You have to have a dream If you don't have a dream How you gonna have a dream come true? - from "Happy Talk" in Rogers and Hammerstein's "South Pacific"
The inscription on the Cabot Lyford sculpture out on Four Tree Island in Portsmouth reads, "For those who sailed here to find a new life." Before setting sail, the immigrants no doubt had a dream of that new life, a promise of something better than the intractable problems of their current one. My dissatisfactions pale in comparison, but neither am I looking to uproot myself entirely and set sail. I already uprooted myself five years ago to take this job and then a year later to move out of my home to come live near the city, which was rejuvenating. But I'm wearing down, and changes need to be made to have a sustainable -- enjoyable? fulfilling? -- life, particularly the huge portion of my day that is Making a Living.
A work colleague who is a stained glass artist in her off-time told me yesterday that she's hoping to get a subsidized artist work/live space to rent. I told her I saw full-time artist in her future, which is her dream.
I woke up with "You have to have a dream..." running through my head. Dreams need time to surface. I need to find time to reflect, not just to work on it, but time to let that conscious work germinate. Online time (aside from surfing from the office) may be sparse. I guess it already is.
The weather was finally warm enough to drive up to the seacoast one day last weekend. I uploaded a handful of photos from there starting here.
I dreamed I was on my way to a party at a restaurant, but the sun came out and the air was clean as after spring rain. I didn't want to go inside -- no one did. People were milling around on the sidewalks and in the park across the street, basking in the sunshine.
The cold rain has stopped today, but the sun is veiled behind a scrim of cloud cover. It's still cold, but a sunny day is forecast, warming to just above freezing. The sun will continue its languid effort at melting the snow piles. Just as well, as yesterday's hard rain turned the sidewalks to deep slippery mush, treacherous to walk on.
But I'm running late for work, dawdling in dreamed sunny warmth. It's March 1st.
Dreamed I was washing my face with a warm stock of broccoli. Dreamed I sat between two men, holding their hands. Dreamed I considered sprinkling pot on my take-out sandwich, but was afraid I wouldn't be able to drive.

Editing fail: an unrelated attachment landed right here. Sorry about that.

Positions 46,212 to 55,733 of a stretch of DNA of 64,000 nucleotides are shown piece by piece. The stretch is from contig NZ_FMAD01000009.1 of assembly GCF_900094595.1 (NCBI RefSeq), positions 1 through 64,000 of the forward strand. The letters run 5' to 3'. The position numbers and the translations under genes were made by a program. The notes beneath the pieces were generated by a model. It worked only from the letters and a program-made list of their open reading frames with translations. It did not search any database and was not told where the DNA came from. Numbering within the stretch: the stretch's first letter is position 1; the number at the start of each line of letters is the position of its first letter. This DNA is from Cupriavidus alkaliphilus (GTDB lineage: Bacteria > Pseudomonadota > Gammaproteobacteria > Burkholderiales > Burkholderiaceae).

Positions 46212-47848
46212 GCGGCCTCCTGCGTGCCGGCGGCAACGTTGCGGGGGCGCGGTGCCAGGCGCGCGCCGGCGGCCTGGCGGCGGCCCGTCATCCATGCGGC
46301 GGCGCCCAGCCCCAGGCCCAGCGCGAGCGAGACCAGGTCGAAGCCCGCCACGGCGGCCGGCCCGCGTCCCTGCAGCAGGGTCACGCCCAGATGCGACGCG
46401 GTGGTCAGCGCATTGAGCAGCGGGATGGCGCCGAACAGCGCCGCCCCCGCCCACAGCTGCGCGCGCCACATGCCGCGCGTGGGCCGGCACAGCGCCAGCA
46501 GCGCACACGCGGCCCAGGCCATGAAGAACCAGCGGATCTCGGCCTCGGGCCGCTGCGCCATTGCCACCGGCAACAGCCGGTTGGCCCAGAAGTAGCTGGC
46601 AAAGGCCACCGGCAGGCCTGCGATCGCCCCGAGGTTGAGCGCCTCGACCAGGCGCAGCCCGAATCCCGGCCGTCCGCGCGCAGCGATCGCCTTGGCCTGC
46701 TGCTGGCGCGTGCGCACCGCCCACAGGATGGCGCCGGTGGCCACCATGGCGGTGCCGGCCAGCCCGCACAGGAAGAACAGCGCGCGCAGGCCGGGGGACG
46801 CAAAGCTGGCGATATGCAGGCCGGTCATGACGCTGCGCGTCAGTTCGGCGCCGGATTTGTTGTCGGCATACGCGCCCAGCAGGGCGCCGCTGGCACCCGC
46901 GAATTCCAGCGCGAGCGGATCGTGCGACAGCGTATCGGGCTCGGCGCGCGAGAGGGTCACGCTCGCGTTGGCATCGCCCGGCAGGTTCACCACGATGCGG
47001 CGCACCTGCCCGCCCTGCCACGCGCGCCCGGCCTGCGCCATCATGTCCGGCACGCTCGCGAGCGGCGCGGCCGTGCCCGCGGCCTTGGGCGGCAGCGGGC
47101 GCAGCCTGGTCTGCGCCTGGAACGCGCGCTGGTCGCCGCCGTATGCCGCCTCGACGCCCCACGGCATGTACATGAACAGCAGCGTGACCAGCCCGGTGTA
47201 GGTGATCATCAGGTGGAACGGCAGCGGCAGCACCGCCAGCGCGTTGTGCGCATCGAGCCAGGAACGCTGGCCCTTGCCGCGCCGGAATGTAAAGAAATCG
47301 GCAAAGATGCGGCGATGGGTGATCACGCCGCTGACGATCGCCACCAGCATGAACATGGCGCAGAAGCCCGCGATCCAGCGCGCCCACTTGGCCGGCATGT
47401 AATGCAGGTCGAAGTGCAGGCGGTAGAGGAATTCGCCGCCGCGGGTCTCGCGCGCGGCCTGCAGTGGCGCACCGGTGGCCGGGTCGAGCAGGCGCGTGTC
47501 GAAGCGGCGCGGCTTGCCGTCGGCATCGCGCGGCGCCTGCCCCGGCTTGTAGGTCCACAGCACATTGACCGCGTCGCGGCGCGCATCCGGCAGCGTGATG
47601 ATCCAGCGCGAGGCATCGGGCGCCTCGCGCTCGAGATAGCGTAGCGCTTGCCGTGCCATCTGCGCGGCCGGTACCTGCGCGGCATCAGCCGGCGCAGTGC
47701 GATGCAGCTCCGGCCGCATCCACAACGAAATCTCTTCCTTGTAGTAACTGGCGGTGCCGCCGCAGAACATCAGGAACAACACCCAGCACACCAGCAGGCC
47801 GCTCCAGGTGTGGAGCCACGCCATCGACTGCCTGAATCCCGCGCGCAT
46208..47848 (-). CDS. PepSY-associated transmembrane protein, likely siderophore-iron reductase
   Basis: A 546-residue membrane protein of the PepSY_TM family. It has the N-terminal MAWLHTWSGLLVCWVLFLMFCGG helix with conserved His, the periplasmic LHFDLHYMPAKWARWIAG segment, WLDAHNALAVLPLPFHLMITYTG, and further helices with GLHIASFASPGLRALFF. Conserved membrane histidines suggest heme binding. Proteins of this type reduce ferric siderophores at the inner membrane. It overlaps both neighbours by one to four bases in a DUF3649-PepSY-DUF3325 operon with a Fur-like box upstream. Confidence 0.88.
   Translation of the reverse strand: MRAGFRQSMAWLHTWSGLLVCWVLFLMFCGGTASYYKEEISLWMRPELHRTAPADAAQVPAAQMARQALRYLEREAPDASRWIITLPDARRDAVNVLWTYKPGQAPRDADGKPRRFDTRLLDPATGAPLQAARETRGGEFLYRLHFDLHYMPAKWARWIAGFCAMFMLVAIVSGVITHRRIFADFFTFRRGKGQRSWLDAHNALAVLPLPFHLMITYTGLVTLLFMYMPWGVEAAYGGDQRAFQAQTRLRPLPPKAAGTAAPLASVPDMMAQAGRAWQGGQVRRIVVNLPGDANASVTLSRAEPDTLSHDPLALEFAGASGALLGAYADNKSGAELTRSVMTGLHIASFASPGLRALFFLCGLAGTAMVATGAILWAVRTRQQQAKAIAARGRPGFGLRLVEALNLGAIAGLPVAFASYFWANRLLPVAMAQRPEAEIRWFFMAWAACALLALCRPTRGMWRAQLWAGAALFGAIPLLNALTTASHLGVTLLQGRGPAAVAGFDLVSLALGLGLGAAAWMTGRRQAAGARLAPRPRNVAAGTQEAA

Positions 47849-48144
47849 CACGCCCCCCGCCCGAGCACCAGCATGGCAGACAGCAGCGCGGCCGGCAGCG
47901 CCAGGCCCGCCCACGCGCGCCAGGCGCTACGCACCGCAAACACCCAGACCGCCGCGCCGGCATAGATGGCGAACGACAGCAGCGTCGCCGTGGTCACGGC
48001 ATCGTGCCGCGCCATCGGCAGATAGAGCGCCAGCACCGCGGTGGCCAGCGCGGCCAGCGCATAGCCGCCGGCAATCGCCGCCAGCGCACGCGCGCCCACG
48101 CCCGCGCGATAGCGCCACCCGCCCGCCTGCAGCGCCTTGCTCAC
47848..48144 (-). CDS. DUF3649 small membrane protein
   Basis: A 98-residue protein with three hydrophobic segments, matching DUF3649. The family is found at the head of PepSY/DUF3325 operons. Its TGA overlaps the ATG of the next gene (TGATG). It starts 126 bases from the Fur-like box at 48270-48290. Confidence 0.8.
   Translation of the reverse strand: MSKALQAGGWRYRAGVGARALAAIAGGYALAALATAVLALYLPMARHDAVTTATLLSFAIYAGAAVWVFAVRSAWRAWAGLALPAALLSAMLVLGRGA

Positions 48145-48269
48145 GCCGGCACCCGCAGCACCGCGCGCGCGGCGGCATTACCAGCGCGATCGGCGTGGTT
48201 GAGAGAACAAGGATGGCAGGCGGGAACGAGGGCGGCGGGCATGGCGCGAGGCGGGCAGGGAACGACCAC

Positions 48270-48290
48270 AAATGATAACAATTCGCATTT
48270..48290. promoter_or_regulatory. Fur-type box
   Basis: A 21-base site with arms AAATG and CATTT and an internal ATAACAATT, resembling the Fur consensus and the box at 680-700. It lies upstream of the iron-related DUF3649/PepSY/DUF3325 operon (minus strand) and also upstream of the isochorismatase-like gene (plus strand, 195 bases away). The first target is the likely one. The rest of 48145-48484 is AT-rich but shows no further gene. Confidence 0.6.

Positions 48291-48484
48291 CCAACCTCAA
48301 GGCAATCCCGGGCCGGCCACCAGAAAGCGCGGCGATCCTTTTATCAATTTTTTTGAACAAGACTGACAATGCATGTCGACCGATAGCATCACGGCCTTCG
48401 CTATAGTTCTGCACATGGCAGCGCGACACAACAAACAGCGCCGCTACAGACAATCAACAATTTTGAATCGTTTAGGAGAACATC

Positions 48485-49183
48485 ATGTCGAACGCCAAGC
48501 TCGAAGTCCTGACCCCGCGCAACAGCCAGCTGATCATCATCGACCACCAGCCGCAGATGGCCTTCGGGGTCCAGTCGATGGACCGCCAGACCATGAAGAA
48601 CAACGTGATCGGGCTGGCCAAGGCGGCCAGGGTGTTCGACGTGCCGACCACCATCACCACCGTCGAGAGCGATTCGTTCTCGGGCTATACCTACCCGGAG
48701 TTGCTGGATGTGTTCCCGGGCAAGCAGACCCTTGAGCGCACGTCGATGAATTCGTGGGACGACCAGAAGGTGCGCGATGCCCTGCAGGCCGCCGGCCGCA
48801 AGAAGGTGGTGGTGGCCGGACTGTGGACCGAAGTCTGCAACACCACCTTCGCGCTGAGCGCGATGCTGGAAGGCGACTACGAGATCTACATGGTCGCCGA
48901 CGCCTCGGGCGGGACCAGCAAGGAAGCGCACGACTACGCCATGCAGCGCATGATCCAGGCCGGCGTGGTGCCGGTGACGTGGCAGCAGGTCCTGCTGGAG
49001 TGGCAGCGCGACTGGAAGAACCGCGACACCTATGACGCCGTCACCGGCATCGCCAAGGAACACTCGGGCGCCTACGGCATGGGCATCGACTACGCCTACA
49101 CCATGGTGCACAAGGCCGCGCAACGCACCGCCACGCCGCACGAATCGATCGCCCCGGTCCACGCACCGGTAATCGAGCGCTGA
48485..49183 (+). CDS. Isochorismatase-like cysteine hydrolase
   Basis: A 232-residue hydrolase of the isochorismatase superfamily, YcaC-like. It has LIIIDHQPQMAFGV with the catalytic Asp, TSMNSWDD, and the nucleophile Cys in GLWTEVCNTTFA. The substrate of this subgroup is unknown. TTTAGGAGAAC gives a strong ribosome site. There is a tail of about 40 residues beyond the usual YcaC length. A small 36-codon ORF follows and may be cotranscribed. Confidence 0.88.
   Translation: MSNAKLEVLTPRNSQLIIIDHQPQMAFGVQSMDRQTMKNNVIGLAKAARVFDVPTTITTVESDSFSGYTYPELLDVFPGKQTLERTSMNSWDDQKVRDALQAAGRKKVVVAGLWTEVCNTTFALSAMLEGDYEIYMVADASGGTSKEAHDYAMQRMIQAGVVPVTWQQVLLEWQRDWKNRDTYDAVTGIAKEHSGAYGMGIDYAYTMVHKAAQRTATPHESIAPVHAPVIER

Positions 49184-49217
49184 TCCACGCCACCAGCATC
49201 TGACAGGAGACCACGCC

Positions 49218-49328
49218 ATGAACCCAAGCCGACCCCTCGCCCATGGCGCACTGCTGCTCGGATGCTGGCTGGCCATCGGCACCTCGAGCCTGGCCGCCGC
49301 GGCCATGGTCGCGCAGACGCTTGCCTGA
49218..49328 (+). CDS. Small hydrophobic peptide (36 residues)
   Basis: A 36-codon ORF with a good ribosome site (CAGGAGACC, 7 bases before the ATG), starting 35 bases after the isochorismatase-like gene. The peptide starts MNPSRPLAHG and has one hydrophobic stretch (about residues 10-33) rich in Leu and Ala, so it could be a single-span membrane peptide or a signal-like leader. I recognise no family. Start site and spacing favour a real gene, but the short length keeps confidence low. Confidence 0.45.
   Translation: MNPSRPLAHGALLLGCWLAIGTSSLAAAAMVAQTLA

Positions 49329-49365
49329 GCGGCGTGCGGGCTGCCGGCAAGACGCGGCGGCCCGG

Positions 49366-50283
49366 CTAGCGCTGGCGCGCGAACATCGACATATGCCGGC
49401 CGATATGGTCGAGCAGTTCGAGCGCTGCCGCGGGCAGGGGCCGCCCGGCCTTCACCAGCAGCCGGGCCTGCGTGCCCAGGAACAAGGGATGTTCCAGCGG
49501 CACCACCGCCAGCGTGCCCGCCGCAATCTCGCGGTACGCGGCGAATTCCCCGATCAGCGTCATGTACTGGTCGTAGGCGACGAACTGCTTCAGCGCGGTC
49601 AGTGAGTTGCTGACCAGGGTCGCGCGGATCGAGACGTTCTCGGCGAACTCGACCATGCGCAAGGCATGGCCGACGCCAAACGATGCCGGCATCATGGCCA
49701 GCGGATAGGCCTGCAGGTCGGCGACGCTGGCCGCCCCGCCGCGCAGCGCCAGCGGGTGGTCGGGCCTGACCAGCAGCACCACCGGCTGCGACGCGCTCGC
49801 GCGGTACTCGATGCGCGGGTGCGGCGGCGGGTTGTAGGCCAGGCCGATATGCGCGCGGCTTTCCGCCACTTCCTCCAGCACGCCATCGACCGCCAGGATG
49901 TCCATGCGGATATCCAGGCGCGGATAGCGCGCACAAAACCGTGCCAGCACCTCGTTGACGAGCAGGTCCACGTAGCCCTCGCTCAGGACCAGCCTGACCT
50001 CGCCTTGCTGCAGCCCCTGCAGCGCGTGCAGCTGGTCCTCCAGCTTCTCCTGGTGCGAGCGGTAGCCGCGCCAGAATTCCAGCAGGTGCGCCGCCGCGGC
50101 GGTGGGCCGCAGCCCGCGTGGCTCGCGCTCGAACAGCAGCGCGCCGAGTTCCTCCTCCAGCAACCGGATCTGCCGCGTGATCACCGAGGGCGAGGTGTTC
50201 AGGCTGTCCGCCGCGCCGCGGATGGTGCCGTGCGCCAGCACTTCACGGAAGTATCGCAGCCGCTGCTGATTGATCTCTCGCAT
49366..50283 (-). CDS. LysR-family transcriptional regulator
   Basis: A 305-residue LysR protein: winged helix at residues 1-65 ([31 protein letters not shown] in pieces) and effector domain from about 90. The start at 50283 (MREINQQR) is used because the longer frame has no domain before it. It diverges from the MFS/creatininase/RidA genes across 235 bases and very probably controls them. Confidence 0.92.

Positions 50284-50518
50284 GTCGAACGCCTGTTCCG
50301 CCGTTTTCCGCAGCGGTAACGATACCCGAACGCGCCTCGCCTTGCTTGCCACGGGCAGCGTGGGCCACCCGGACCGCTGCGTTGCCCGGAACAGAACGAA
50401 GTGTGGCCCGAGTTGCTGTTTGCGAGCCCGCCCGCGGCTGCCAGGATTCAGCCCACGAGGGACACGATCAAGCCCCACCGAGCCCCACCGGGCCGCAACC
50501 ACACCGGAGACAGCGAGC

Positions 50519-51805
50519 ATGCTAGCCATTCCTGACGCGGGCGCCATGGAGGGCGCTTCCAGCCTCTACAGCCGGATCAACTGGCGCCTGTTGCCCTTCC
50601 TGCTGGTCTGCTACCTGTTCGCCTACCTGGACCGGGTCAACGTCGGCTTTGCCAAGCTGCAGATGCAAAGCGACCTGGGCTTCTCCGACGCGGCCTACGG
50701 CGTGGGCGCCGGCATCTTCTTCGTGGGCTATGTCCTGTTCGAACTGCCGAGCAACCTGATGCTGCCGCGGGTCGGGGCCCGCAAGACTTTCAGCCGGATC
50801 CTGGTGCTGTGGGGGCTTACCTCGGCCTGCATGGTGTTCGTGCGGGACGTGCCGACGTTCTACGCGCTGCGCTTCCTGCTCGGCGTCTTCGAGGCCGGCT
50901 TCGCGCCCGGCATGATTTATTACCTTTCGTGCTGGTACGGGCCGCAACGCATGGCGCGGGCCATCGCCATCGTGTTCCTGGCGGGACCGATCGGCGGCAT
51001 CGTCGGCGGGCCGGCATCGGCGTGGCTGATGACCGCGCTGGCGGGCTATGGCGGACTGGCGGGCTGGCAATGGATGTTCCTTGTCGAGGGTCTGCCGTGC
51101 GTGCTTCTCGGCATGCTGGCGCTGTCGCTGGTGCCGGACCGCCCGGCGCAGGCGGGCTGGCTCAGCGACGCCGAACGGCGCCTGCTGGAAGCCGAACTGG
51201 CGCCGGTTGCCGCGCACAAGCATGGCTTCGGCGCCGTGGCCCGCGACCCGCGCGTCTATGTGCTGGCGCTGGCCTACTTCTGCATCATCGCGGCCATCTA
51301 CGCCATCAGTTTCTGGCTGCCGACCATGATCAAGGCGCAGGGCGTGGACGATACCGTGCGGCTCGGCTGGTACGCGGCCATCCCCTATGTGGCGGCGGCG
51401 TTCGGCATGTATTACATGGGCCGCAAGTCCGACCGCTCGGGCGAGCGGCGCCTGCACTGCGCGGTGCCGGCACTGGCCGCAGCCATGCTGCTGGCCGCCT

A large white sheet on the floor, the performance artist rolls herself in paint and then bounces horizontally across, rolling, leaving prints in the shape of large cigars, mummies. Then she rolls in another color and bounces across again. Each color is for a nationality, and its human rights abuses. The audience murmurs in approval. "Yes, I am from Honduras," a man says, after she leaves olive-green prints across the sheet. At the end, the performance artist is left panting with the effort. I wake up panting.
Friday night, fatigue and an endlessly throbbing elbow (apparently golfer's elbow, minus the golf part), devolved into general meltdown, extending into Saturday morning. In between, the dream worms did their best to churn through, pushing up indigestible bits, rancid old bones gnawed and gnawed but still there and still nowhere to put them.
The frigid temps outdoors were uninviting, but eventually I had to get dressed, bundle up, and go out to meet a friend who'd promised to help me pick out new glasses at the optician's (I have FSA money to burn through by the end of the year). Her college-age daughter showed up, wanting lunch at Za just up the street, so we ended up having lunch out, too, which was unexpected and delightful. A freshman at Northeastern, M has blossomed from a disinterested student and difficult teen into a focused and charming young woman. It made me ridiculously wistful. Where did all the time go? How did I waste so much time? Sigh.
This morning I have a brunch/housewarming to go to, followed by a walk with my walking group, despite wind chills in the teens. But I think Beth is right about the need to get out and move and do upbeat things. Maybe I've just been getting SAD.
[Lunch (or what's left of it) at Za in Arlington; 3pm, 11/22/08]
I am rearranging the furniture in a place I'm apparently moving into. My brother is there, and we move a tattered old couch, looking for somewhere out of the way to put it. The apartment is very cluttered, and the white walls are scuffed and need painting. But squinting out all the stuff, it's a fine space. Just needs a bit of heavy lifting, sorting, elbow grease.
I read that rearranging furniture means sorting out priorities and conclusions within the mind. I buy that.